Smith, Robinson and Bodin did not return requests for comment.

The fourth employee to resign, case manager Rahana Bear, was accused of not meeting with clients as frequently as she was supposed to. She also was investigated for falsifying documents and failing to account for funds and vouchers meant to be given to clients.

According to county documents, the investigation began when Bear went on maternity leave and another county employee, who was not a subject of the investigation, stepped in to pick up her caseload. That person discovered Bear had not been contacting her clients regularly, according to the investigation.

Osborne, who managed the team and other diversion court programs, asked human resources to start looking into Bear, and they soon discovered allegations against other employees. Investigators ultimately could not verify 29 dates in Bear’s calendar when she was supposed to be meeting with clients. The report also says Bear had seven missing shelter vouchers and gift cards.

But Bear told The Oregonian/OregonLive that she has documentation of those meetings with clients and tried to give those documents to county investigators. Bear said she eventually turned the documents she had collected over to her union representative after the investigation was over, and asked them to give the documents to the county.

“I would hope that they would see that I was not doing a disservice to my clients,” she said.

Bear said she was caught off guard when she learned about the investigation as she prepared to return from maternity leave. She said she could not account for all of the allegations, such as the missing shelter vouchers and gift cards, but she said she didn’t feel that warranted dismissal.

She said she sometimes gave people vouchers in court without documenting it, and had told the county she would have been happy to pay for the missing vouchers.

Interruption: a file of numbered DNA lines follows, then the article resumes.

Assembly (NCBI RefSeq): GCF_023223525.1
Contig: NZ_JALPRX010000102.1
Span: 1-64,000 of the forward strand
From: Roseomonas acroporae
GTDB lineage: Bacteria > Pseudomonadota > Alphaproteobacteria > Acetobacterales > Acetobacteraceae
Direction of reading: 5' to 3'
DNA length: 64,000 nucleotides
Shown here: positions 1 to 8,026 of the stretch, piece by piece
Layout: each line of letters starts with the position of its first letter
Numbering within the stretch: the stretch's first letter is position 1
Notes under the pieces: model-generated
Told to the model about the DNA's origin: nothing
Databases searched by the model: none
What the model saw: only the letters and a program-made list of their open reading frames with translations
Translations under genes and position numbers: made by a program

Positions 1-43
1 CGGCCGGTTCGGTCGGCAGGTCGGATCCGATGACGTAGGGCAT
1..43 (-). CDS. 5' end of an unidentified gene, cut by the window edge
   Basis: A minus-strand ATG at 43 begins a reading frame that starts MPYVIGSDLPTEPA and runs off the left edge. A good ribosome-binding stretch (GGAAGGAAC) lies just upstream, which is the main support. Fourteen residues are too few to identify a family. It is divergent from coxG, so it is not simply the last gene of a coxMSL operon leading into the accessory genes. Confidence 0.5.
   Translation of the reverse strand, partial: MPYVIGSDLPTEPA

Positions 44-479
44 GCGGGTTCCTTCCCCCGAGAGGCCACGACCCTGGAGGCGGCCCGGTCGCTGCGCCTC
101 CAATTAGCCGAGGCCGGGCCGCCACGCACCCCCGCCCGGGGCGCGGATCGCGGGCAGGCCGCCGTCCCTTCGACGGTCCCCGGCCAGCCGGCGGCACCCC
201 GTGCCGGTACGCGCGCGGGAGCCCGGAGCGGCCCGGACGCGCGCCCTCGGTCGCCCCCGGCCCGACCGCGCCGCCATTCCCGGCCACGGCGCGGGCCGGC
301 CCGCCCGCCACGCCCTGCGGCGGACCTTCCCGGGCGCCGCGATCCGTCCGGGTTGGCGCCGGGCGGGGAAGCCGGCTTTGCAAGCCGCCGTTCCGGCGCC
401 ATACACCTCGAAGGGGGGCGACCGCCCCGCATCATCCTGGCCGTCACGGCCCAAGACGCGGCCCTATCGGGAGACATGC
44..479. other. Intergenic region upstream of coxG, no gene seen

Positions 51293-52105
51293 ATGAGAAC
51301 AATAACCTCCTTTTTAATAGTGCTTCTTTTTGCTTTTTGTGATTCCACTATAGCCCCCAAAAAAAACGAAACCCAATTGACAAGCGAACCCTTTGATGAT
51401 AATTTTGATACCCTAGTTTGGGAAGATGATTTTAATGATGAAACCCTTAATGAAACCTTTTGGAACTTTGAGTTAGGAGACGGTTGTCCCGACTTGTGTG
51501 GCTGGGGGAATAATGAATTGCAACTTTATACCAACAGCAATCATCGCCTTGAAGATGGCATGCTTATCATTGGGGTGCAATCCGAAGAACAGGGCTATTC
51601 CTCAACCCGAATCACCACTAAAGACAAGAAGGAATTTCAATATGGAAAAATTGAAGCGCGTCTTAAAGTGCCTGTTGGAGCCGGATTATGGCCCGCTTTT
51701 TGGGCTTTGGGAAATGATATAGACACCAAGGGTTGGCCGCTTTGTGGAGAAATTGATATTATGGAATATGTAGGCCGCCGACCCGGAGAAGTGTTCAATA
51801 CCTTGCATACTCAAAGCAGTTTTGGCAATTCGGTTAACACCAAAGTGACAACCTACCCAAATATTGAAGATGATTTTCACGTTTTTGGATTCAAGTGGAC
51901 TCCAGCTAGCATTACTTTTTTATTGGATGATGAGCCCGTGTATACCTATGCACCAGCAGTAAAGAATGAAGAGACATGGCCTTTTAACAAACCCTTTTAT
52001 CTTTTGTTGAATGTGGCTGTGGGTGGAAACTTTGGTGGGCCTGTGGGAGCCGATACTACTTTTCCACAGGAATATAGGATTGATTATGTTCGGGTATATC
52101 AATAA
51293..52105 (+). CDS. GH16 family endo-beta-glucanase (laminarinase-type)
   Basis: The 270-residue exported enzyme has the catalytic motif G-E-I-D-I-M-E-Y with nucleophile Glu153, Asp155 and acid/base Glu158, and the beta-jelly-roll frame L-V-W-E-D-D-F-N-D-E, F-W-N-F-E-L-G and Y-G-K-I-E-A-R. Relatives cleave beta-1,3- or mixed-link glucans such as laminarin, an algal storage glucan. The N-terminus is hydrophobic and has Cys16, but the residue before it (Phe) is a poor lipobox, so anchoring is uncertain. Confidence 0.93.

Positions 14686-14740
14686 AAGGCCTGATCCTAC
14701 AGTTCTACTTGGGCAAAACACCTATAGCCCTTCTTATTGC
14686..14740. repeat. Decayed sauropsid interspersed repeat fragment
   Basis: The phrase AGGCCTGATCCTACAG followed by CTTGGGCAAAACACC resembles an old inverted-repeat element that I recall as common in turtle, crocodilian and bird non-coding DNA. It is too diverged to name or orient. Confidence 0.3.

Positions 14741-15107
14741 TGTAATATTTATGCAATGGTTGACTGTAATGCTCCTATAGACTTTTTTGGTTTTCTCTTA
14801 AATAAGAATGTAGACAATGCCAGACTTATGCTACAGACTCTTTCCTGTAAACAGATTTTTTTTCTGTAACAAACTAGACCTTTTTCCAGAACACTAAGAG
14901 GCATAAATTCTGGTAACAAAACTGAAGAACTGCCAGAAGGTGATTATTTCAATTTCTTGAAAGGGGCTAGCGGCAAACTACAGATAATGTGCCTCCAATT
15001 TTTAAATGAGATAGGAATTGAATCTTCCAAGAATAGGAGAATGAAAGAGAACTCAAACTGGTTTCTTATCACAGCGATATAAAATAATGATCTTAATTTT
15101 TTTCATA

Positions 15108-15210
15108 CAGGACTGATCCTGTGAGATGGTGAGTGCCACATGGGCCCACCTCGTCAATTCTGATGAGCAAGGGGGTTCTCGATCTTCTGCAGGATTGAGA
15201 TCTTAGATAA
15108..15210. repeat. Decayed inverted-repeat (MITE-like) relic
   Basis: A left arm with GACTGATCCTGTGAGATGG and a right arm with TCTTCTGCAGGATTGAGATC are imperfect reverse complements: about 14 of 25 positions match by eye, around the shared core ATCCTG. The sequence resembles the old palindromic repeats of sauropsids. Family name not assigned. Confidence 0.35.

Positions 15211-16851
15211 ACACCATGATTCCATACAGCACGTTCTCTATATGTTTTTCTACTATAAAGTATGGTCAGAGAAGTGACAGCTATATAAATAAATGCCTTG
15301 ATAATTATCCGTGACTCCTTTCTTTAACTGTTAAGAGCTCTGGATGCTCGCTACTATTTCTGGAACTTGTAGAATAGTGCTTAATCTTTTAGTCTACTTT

Bear said doesn’t believe she failed to meet frequently with clients. Some clients were about to graduate from the program, and she did not have frequent contact with them.

“I know that my coworkers and I did really hard work with the most vulnerable people in Multnomah County,” she said. “It takes a really special person to do that, and I feel like we were not supported.”

The wide range of alleged misconduct occurred under a single manager, Osborne, who was not subject to the investigation, county officials said. Osborne still works with the mental health courts program and is still being paid at the same rate.

Clarke said the county restructured the program after the investigation to make sure there were more “eyes on” the mental health courts staff.

Those changes included collaborating with other specialty court programs so that others could be familiar with the clients and cases coming through mental health court, holding weekly meetings and comparing weekly reports to calendars.

The county declined to make Osborne available for comment. Clarke said she felt Osborne, who came on as manager of the mental health courts program in 2018, responded to the misconduct allegations as she would expect a manager to.

“He acted on information, elevated the concern and stepped in to handle clients’ needs,” Clarke said. She said after the four employees were placed on leave, Osborne handled a caseload himself, and the county hired some temporary staff to work with clients.

In addition to the mental health court investigation, Multnomah County Chair Deborah Kafoury assigned interim chief operating officer Peggy Brey to investigate the entire mental health division and identify the root causes of the division’s problems, mitigate the damage to clients and ensure that the same thing wouldn’t happen again.

Neal Rotman, the senior manager of the community mental health program, under which the mental health courts falls, was placed on paid administrative leave April 6. A letter to Rotman from the county said he was being investigated, but does not explain why.

County spokeswoman Julie Sullivan-Springhetti said on Friday that Kafoury had directed Brey to consult with the Multnomah County Sheriff’s Office, in addition to hiring an outside consultant, to review supervision within the mental health division.